Carver

by Chris Hunt
November, 2015

After an absence of five years, globe trotting and notorious gentleman of fortune Francis Carver returns to Paris in 1923. He has come back to aid Catherine Ayers, the wife of a wealthy Parisian socialite and the only woman he has ever loved. Her daughter has been kidnapped by the leader of a crazed anarchist gang, a man named Stacker Lee. In order to bring the girl home, Francis will have to crawl through the underbelly of the city while confronting the demons of his past, before being faced with a final choice: succumb to the man he has become, or take that mask off and be the hero he always wanted to be.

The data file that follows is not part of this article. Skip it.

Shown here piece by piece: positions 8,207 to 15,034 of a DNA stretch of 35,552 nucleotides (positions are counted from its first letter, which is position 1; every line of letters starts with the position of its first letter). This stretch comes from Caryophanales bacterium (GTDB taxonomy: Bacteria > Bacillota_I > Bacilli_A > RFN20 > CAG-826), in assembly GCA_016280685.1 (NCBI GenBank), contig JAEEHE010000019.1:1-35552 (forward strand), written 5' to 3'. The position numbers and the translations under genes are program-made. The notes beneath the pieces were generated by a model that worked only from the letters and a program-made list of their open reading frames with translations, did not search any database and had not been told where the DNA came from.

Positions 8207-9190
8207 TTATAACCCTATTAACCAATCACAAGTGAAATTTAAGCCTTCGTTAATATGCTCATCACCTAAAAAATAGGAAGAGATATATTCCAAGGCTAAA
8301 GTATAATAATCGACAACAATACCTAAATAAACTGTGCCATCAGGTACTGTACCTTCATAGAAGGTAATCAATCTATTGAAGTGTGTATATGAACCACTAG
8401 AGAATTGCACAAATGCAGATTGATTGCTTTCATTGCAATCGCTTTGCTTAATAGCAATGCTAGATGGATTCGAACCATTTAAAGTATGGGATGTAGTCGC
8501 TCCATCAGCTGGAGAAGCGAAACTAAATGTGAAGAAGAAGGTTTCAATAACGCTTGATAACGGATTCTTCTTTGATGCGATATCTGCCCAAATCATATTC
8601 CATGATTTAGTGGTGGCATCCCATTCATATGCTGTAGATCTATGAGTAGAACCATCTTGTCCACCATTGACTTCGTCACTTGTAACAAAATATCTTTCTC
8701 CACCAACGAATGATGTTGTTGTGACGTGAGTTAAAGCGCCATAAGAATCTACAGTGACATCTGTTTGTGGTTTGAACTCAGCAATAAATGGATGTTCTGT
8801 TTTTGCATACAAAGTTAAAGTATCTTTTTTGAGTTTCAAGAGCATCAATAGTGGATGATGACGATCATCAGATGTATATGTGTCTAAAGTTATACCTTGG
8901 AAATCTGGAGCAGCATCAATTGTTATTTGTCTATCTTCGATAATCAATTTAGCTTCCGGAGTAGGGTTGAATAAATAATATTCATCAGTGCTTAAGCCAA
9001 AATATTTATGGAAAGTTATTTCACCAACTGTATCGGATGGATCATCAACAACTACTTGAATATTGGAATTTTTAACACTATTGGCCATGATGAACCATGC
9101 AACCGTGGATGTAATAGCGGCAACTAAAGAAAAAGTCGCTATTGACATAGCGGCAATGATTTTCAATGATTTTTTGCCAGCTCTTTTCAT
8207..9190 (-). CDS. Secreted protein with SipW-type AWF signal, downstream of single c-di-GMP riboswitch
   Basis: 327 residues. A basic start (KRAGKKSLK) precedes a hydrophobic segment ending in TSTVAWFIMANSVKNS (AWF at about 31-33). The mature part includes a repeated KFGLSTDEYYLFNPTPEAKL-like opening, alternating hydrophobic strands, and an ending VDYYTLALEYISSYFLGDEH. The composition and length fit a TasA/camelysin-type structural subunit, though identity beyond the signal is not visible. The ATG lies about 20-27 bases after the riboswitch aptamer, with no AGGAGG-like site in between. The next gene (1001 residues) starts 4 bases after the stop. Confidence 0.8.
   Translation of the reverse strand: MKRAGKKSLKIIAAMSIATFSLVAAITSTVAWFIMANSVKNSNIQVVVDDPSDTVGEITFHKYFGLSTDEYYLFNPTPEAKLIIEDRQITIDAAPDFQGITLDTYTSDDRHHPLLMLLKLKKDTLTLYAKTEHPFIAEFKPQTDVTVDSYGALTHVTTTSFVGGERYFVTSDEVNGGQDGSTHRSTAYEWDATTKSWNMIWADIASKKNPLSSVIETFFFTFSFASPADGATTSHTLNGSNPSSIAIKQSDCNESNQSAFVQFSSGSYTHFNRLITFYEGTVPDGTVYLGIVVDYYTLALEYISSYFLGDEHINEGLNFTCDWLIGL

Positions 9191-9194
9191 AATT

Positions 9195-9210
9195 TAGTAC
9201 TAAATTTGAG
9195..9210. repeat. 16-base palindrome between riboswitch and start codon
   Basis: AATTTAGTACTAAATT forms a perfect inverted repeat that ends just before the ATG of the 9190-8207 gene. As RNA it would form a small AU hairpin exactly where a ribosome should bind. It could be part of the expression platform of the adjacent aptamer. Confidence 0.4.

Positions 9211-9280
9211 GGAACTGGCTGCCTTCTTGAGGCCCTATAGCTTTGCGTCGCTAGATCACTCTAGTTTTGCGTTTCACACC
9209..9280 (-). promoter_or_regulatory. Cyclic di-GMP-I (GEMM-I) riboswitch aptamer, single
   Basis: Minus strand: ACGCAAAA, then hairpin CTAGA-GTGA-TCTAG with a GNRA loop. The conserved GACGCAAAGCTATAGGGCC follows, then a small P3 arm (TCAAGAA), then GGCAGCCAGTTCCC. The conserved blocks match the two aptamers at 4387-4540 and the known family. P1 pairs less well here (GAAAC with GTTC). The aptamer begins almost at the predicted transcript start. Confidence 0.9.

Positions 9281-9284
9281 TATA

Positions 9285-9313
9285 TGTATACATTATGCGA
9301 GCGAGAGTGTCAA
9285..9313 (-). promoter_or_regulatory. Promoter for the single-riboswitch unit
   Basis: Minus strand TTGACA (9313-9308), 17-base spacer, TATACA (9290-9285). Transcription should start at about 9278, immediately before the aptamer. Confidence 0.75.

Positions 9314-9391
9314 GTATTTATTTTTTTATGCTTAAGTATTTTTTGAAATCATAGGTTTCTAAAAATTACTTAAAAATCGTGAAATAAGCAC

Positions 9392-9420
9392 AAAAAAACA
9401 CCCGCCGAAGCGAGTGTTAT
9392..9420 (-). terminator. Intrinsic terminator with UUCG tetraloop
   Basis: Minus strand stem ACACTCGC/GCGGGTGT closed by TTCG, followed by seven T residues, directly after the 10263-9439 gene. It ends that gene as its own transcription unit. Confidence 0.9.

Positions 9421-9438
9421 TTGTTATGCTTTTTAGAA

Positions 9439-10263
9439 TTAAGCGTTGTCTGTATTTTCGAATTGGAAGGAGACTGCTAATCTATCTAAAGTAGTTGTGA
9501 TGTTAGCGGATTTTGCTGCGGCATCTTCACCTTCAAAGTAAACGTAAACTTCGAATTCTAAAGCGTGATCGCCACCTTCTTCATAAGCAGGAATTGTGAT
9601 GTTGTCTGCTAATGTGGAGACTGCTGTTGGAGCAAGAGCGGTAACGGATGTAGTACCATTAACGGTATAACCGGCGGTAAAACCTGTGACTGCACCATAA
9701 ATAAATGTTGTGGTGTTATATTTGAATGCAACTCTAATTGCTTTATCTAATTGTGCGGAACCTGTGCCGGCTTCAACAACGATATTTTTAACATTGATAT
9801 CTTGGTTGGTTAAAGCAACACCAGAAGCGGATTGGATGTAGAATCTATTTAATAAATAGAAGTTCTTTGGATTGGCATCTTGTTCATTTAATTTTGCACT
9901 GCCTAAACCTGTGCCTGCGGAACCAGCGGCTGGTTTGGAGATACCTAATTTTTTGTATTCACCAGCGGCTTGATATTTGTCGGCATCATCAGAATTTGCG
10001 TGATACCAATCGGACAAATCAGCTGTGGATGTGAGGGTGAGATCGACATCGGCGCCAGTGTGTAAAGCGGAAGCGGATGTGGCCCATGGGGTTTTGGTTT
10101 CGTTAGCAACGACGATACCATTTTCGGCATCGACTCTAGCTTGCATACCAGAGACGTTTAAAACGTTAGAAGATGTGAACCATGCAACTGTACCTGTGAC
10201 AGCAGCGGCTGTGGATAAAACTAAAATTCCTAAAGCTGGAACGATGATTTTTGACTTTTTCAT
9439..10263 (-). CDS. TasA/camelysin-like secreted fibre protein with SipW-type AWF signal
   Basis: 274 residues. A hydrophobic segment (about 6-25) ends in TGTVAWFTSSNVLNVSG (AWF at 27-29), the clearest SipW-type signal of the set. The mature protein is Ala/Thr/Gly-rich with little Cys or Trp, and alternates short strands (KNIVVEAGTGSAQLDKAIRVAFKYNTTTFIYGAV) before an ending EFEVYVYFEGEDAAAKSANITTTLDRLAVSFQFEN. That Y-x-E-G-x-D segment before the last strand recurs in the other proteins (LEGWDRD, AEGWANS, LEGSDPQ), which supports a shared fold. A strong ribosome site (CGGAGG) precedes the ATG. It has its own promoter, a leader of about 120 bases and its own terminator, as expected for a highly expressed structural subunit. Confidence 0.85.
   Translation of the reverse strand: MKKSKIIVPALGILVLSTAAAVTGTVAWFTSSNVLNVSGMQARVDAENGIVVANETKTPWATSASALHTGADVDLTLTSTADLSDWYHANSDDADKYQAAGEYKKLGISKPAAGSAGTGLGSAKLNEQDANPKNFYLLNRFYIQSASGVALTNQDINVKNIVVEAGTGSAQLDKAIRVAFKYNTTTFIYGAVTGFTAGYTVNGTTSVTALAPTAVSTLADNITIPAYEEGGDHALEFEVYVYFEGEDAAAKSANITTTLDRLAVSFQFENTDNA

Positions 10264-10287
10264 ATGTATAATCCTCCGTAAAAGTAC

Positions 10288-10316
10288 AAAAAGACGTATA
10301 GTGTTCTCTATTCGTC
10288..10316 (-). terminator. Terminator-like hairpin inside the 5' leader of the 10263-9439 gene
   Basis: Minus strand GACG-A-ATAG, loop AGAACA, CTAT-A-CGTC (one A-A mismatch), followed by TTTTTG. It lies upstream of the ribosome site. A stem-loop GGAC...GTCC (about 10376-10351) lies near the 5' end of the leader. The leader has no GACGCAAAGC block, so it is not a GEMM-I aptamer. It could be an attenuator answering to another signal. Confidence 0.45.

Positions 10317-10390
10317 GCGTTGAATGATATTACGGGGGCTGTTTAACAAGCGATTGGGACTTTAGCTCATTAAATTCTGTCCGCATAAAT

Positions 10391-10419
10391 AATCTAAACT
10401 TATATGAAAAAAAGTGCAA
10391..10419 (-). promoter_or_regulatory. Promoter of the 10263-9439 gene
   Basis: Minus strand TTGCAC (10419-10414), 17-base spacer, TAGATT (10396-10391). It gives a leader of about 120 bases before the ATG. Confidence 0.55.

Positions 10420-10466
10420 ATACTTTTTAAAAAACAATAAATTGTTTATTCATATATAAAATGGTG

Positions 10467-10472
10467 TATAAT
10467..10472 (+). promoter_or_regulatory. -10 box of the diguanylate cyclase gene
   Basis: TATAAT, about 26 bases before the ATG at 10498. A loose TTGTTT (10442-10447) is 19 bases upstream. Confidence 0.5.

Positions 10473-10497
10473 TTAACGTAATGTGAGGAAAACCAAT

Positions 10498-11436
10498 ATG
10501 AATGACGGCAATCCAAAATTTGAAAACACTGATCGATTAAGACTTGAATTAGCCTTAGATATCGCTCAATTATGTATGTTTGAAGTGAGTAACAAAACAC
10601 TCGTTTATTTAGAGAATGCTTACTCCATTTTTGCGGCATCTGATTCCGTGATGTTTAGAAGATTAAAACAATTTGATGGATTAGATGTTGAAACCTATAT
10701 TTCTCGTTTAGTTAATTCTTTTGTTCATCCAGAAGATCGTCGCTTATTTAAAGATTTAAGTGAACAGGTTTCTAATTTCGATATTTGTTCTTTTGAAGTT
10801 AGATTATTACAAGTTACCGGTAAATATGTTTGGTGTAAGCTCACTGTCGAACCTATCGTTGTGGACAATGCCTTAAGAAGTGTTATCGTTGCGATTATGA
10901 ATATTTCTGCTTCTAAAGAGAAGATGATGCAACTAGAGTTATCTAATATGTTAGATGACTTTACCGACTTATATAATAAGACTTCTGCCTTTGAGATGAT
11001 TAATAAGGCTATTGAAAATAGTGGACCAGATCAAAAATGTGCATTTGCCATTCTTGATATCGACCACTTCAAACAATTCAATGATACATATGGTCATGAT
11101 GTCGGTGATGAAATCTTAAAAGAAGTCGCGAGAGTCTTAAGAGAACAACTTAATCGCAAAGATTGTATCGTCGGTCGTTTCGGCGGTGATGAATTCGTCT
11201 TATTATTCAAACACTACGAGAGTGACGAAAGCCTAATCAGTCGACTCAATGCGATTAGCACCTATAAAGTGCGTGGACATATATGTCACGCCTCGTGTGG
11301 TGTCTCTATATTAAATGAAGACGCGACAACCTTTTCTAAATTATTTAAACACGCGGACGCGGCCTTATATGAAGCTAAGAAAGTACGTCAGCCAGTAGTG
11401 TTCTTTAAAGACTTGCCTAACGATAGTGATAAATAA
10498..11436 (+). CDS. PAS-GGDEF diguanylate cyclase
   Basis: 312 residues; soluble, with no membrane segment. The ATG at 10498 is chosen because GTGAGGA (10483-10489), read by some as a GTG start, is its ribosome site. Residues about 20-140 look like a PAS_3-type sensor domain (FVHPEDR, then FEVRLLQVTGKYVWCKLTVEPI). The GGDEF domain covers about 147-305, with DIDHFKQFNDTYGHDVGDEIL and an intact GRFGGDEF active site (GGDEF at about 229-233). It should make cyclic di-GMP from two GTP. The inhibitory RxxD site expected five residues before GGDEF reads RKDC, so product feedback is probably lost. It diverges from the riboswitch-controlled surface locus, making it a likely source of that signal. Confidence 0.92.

Allen: Son of Hellcock

by Will Tracy, Gabe Koplowitz, Miguel Porto
December, 2015

Allen is cowardly, directionless, and less physically menacing than a daffodil. He’s also the only son of the mightiest hero ever to plunge his sword hilt-deep into the dark heart of evil… the mighty HELLCOCK! Enjoy the ride as Allen is thrust sword-first into a not-so-classic fantasy quest that, frankly, he would rather just sit out. ALLEN: SON OF HELLCOCK is the comic book debut of Last Week Tonight with John Oliver writer Will Tracy, co-writer Gabe Koplowitz and artist Miguel Porto.